India must stop Dottin from scoring today

Jan 31, 2013, 01:12 IST | Sundari Iyer

Fastest centurion in T20, West Indies' Deandra Dottin warns teams that she's hungry for more ahead of the opening encounter against hosts today

As hosts India take on West Indies (placed fifth in the tournament) in the opening game of the January 31 to February 17 ICC Women’s World Cup at the Brabourne Stadium today, West Indies batswoman Deandra Dottin looks to make the most of it.

Deandra Dottin
WI’s Deandra Dottin celebrates her unbeaten century during the T20 World Cup match against SA at Warner Park in St Kitts on May 5, 2010. PIC/Getty Images

The 22-year-old holds the world record for the fastest century in a Twenty20 International — by a man or woman. The milestone came off just 38 balls against South Africa in 2010 during the ICC Women’s World T20. She hopes to accumulate as many runs in the World Cup and aims to break into the top five batswoman in the world.

Gibson’s cousin
“I have scored runs but never been consistent. I like the way Indian captain Mithali Raj bats. She is calm and composed. My aim is to break into the top five by the end of this year. One of my goals is to score the most runs in the World Cup, but the overall goal is to win the tournament for West Indies,” said Dottin, the cousin of former West Indies player Ottis Gibson, who was part of the Caribbean team which figured in the 1996 World Cup here.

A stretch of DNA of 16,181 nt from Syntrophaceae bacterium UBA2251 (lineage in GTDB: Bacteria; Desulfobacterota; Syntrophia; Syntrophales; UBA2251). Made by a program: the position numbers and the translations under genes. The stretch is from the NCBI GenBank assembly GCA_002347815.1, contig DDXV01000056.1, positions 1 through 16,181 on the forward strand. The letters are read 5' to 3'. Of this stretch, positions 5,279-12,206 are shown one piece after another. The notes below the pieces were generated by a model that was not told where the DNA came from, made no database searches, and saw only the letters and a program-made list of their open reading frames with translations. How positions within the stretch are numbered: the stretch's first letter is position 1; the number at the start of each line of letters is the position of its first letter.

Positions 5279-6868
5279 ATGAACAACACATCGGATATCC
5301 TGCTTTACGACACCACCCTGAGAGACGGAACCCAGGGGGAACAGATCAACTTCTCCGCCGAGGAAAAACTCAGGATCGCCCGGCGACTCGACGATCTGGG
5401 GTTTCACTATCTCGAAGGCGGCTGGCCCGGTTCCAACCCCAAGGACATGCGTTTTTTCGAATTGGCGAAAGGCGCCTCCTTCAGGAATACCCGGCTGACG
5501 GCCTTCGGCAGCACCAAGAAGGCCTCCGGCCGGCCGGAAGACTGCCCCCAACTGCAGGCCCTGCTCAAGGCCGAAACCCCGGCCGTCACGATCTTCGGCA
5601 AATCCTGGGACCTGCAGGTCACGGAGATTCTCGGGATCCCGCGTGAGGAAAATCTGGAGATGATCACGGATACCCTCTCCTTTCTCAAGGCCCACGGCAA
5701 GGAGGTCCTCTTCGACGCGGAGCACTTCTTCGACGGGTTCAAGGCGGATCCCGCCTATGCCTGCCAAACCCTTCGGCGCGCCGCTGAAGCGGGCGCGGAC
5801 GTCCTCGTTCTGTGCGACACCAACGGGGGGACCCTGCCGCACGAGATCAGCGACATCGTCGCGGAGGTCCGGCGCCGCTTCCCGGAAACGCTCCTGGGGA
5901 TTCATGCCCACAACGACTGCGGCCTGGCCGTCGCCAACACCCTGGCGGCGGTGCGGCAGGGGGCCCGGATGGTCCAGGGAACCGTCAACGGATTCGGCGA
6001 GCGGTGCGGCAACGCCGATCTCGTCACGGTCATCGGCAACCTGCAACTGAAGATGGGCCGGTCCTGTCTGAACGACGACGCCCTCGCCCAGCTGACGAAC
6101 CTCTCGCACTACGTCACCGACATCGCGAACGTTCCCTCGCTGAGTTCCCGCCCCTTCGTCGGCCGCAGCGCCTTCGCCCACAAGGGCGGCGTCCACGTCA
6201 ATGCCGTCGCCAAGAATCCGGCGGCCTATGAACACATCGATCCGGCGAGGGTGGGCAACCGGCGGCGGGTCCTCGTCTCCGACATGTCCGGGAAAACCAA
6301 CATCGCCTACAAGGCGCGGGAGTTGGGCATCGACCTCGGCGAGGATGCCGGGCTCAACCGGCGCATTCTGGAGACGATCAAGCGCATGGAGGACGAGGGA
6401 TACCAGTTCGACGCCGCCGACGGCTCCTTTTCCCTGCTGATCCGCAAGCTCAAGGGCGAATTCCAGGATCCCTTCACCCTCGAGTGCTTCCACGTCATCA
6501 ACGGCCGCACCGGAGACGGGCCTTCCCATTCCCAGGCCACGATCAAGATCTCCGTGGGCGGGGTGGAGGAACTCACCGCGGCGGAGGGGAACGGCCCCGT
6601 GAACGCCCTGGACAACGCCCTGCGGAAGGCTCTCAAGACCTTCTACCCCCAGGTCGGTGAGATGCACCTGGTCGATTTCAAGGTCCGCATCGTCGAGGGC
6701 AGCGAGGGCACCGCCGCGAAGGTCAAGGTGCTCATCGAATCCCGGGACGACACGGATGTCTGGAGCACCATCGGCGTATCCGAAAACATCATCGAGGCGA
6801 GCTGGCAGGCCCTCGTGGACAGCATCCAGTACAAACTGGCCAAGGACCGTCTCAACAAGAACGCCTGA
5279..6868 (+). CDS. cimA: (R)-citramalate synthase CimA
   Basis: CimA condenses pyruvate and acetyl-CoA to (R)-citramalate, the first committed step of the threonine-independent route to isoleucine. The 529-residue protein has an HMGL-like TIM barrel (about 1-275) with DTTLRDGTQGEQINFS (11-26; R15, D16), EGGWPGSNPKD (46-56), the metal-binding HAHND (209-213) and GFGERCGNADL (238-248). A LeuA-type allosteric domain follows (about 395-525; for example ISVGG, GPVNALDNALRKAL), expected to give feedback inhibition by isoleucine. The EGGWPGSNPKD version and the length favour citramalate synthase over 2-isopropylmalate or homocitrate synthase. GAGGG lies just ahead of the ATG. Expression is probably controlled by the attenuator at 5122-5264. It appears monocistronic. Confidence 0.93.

Dottin said that her cricketing dreams wouldn’t have become a reality had it not been for mother Melva’s efforts. “Having Gibson as my cousin doesn’t make my life any easy. We hardly meet, but keep in touch via text messages. I lost my father Harvey in 2001. It’s my mother who took up the job of a security guard to fulfill my cricketing needs. She has sacrificed a lot to make sure that I get what I want. “My dream is to earn enough money so that I can afford to buy a ticket for my mother to come and see me play,” she said.

Inspired by Sir Viv
The West Indies all-rounder is thoroughly inspired by West Indies legend Sir Vivian Richards. “I used to love watching Sir Viv on television. I grew up playing roadside cricket and it was great to see the way he played.

“I didn’t realise back then that someday I would be fortunate enough to represent the West Indies. When I started to play I tried to do everything the way he did it,” said Dottin, who also represented Barbados in athletics and football before she made the switch to cricket.

Her favourite film is ‘Fire in Babylon’, which brings to focus how West Indies became world-beaters from mere entertainers. “Whenever I watch Fire in Babylon, I feel inspired and proud. I can watch it a thousand times and still not be tired,”
she signed off. 

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